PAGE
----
“Crossed,” the seventh episode of the fifth season of AMC’s The Walking Dead, might as well have been titled “Aftermath.” Nearly all the show’s characters find themselves reeling from the multiple denouements in last week’s episode, “Consumed.” All of them are more or less groping to find the boundaries of morality, the show’s most consistent theme.
The episode begins with the rage of Sasha, the latest of our unmerry band to have been pushed beyond the edge. Still distraught over the loss of her boyfriend Bob, she is taking it out on a church pew with an ax while the rest of the group fortifies the abbey in preparation for a standoff to come. The organ pipes are becoming battlements, the kneelers deadbolts. Gabriel, the milquetoast priest with qualms about killing the undead, looks around and asks worriedly, “Are you going to take the cross too?” “If we need it,” Daryl replies, implying it has little value beyond its physical utility.
This augurs the moral searching of the other characters throughout the episode. In a world where the clergy is futile and religious icons are only as good as the literal material they’re made out of, it’s up to every individual to settle their own codes. This is underscored (maybe) by Gabriel trying, manically, pointlessly, to scrub dried blood out of the church’s hardwood.
(Side note, the liturgical readings posted inside the church are all topical. They include: Matthew 27:52—And the tombs broke open. The bodies of many holy people who had died were raised to life. And Luke 24:5—In their fright the women bowed down with their faces to the ground, but the men said to them, “Why do you look for the living among the dead?”)
At the hospital, Beth learns that Carol has suffered serious injury (duh) and may not recover without the right medication. Not wanting to waste resources on a seemingly lost cause, Dawn orders her taken off machine care. But later, Dawn also gives Beth the key to the medicine cabinet, suggesting she’s got to pose as a strongman to stay in control. Dawn is a new kind group leader. Though she seemed a run-of-the-mill tyrant at first, she increasingly appears to be just a figure head, barely keeping the hospital collective together. “You don’t know how fragile this thing is,” she tells Beth (who’s scars have reached Chucky frequency).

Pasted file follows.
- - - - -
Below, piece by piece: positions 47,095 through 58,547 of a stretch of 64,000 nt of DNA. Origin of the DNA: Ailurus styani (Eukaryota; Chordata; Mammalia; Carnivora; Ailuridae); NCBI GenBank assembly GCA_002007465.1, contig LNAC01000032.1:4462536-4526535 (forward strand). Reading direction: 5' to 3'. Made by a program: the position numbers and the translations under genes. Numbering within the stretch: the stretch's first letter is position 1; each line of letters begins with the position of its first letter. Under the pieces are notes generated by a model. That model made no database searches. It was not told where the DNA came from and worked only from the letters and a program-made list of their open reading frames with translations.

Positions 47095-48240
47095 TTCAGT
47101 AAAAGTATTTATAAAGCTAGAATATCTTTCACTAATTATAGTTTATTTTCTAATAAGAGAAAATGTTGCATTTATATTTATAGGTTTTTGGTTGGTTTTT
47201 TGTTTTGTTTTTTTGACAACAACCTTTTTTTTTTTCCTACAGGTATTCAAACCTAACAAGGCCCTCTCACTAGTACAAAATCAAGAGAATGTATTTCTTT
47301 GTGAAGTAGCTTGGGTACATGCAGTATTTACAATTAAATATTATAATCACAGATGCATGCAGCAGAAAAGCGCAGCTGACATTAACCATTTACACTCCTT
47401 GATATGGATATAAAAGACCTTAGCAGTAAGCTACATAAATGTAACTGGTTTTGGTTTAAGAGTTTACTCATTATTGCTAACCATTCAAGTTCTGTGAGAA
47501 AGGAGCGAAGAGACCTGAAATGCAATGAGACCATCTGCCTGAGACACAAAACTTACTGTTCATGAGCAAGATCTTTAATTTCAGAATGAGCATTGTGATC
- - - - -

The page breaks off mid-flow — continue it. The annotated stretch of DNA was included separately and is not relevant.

At the stalled fire truck, a concussed Eugene is baking in the sun. A PTSD-ed Abraham is looking off into the distance, spaced way out. In the mean time, Glenn, Tara, and Rosita take trip to the local pond to stock up on water and do a little impromptu fishing. It’s all very Stand By Me and the trio seems the least conflicted of any of the current sub-groups, amiably deciding to forge ahead even in the wake of the charade that was Eugene’s “mission” to Washington.
At the church, Carl tries to convince Gabriel he can teach him to protect himself from the undead. When Gabriel expresses discomfort at the conflict that ended the lives of the Termians, Carl points out they were “killers,” and Gabriel retorts, “So are we.” (Throughout, the confessor is on his knees and the teenager shaped by the post-apocalyptic world is towering above him in role reversal.) Gabriel retires to a backroom where he pulls up the floor boards and takes off. On his way to exile, he lands on a nail creating some Stigmata light for the road. When he encounters a roaming walker, he can’t bring himself to bash her brains out.
The main tension (and action) is with the fourth group—Tyrese, Sasha, Rick, Daryl and Noah—who are on a rescue mission to retrieve Carol and Beth from the hospital. Rick’s plan: slip in, special forces style, killing whoever gets in the way. Cold, ruthless, pragmatic. Tyrese’s plan: capture two of Dawn’s officers and diplomatically negotiate a trade. Measured, generous, idealistic. To Rick’s mild annoyance, the group sides with Tyrese’s more humanistic plan. Again, testing of boundaries…
Things go wrong pretty quickly. Though the group manages to ambush two of the hospital’s police officers, they’re quickly saved by a backup force. The shootouts that follow take place in a wasteland of badly burned walkers, many of which are melted to the pavement. This is the napalm-scented hell awaiting those who were evacuated from the hospital in the midst of the outbreak. Ultimately, Rick’s group gets its hostages.
One of them, Officer Bob, seems like a pretty good guy. Earnest, trustworthy. He convinces Sasha to put one of his former colleagues, now rotting and writhing outside, out of his misery. But as she’s lining up her shot, Bob bashes her against the window and scuttles off.
Zombie Kill Report
1 double fingers to the eyes by Daryl; 1 silenced shot to the skull by Rick; 1 knife to the head by Glenn; 1 knife to the head by Rosita; 1 knife to the head by Tara.
Estimated total: 5